The myth of money and terrorism

Since the recent Paris attacks there have been a few articles (like this one) arguing that increasing foreign aid with the purpose of boosting economic development in poorer countries might be a way to battle terrorism at its roots. The first assumption here is that extremism is caused and fostered in countries with high levels of poverty, and that providing foreign aid will help to get the poorest out of poverty, thus reducing the attraction of these extremist groups.

However, there is a lot of evidence to show foreign aid itself is not actually the key to reducing poverty. Economists such Bill Easterly and Angus Deaton have successfully argued that aid does not help reduce poverty, and in fact could even increase it. In his book The Great Escape, Deaton says:

If poverty is not a result of lack of resources or opportunities, but of poor institutions, poor government, and toxic politics, giving money to poor countries — particularly giving money to the governments of poor countries — is likely to perpetuate and prolong poverty, not eliminate it.

Therefore, even if we assume that poverty leads to extremism, the remedy of increasing international aid is wrong.

However, we cannot assume poverty is a cause of terrorism in a first place. Any link between the two was proven to be more or less non existent in Alan Kruger’s paper “Education, Poverty, Political Violence, and Terrorism: Is There a Causal Connection?”, and if there is it’s indirect and incredibly weak. It is far more likely to be the result of a poor political climate within a country:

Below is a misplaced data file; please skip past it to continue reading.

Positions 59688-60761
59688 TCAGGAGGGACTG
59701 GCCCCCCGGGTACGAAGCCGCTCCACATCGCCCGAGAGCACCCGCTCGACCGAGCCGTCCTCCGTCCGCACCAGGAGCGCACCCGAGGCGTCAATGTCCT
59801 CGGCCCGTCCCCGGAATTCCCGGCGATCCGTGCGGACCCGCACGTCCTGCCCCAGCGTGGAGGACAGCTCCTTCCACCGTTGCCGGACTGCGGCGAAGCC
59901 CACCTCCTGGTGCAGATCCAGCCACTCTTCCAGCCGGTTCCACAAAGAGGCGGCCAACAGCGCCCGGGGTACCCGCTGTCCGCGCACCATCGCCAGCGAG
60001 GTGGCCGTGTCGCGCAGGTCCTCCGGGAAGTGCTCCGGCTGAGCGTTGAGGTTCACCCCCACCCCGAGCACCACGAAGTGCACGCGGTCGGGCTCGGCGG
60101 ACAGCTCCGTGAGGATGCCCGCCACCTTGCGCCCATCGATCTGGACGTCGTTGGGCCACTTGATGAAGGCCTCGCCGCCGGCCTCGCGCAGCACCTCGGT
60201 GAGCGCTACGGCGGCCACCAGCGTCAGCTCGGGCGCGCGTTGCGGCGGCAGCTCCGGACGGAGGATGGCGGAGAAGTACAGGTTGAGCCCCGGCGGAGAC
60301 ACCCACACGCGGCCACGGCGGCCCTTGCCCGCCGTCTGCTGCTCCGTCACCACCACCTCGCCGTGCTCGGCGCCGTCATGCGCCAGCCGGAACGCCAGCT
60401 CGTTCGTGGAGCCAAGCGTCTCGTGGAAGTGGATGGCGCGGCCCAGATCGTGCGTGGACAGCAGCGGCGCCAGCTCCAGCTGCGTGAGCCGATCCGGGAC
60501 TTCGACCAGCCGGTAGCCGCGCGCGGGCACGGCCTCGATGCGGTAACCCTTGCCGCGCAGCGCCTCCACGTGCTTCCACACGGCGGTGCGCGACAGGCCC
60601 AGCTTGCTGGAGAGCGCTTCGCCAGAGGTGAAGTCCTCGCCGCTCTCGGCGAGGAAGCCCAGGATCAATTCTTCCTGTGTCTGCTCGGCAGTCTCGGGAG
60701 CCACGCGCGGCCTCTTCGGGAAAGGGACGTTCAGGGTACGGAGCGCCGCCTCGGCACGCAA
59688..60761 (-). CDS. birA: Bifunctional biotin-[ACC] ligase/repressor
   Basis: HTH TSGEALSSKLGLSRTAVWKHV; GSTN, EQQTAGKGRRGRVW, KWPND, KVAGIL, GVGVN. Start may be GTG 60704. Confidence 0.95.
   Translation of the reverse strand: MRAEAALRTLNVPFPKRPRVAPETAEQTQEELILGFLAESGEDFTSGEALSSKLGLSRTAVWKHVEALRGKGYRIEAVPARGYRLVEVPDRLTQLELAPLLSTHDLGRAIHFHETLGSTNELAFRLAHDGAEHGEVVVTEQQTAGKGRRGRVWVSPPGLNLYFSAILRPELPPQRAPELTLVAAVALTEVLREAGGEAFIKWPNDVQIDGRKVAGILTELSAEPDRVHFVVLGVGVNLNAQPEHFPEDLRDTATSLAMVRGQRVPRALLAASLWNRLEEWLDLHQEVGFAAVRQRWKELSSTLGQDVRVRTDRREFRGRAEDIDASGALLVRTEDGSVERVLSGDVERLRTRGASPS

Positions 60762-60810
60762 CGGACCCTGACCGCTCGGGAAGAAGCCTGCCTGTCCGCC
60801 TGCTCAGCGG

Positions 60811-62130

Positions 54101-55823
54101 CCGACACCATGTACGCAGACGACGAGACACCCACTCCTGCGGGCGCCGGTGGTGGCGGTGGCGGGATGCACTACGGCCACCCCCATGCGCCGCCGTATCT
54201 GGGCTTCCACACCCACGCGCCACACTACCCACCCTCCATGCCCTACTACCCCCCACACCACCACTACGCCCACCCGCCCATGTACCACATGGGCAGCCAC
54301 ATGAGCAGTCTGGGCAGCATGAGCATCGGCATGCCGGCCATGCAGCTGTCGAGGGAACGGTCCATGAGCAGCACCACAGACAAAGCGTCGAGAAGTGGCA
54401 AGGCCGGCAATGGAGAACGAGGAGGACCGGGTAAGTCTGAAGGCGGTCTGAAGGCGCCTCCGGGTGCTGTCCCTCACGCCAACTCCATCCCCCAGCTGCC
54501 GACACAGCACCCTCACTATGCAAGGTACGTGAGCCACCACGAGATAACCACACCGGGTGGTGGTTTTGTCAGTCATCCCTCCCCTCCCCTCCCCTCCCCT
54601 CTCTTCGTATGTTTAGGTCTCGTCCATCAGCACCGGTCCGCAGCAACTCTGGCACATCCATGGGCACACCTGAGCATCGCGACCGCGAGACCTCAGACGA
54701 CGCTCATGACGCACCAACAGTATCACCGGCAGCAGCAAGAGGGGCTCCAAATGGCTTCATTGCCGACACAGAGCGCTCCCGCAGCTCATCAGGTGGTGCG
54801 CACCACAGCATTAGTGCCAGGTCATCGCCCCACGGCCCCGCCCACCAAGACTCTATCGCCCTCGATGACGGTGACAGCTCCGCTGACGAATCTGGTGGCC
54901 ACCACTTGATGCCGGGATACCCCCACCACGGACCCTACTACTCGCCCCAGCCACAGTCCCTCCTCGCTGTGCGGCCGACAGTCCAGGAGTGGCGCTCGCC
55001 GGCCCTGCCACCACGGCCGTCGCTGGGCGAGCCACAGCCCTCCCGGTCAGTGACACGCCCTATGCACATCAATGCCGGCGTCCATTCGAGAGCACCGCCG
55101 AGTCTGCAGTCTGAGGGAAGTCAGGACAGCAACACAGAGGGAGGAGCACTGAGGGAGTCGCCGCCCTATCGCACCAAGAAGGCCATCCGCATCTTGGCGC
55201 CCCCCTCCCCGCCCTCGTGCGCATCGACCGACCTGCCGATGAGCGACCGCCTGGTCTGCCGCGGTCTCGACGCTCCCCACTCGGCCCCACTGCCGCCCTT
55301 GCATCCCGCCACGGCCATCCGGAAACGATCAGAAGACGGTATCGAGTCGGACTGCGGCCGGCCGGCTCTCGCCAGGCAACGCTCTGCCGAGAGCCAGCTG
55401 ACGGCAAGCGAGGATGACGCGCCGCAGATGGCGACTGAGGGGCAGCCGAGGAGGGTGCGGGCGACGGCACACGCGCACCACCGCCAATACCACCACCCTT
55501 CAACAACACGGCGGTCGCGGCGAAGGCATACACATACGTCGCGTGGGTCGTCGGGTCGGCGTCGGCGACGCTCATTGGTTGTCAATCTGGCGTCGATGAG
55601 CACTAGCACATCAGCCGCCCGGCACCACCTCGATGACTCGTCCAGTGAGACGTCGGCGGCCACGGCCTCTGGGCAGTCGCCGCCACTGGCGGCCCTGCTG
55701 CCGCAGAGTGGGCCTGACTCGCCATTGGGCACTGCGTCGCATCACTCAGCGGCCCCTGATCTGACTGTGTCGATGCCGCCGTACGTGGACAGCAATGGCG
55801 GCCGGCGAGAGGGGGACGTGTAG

Perhaps surprisingly, our review of the evidence provides little reason for optimism that a reduction in poverty or an increase in educational attainment would meaningfully reduce international terrorism…. We suggest it is more accurately viewed as a response to political conditions and long-standing feelings of indignity and frustration that have little to do with economics.

This was backed up by a 2011 report by Christine Fair from Georgetown university, which actually found that in Pakistan people from a more affluent background with a higher level of education were most the most likely to be radicalised, as those with a lower socioeconomic status are the most likely to be adversely affected by terror attacks and violence.

There are a number of myths about the best way to stop the growth of terrorist groups, more of which are mentioned more in this blog by Mugwump, and it would appear that increasing foreign aid is just another one.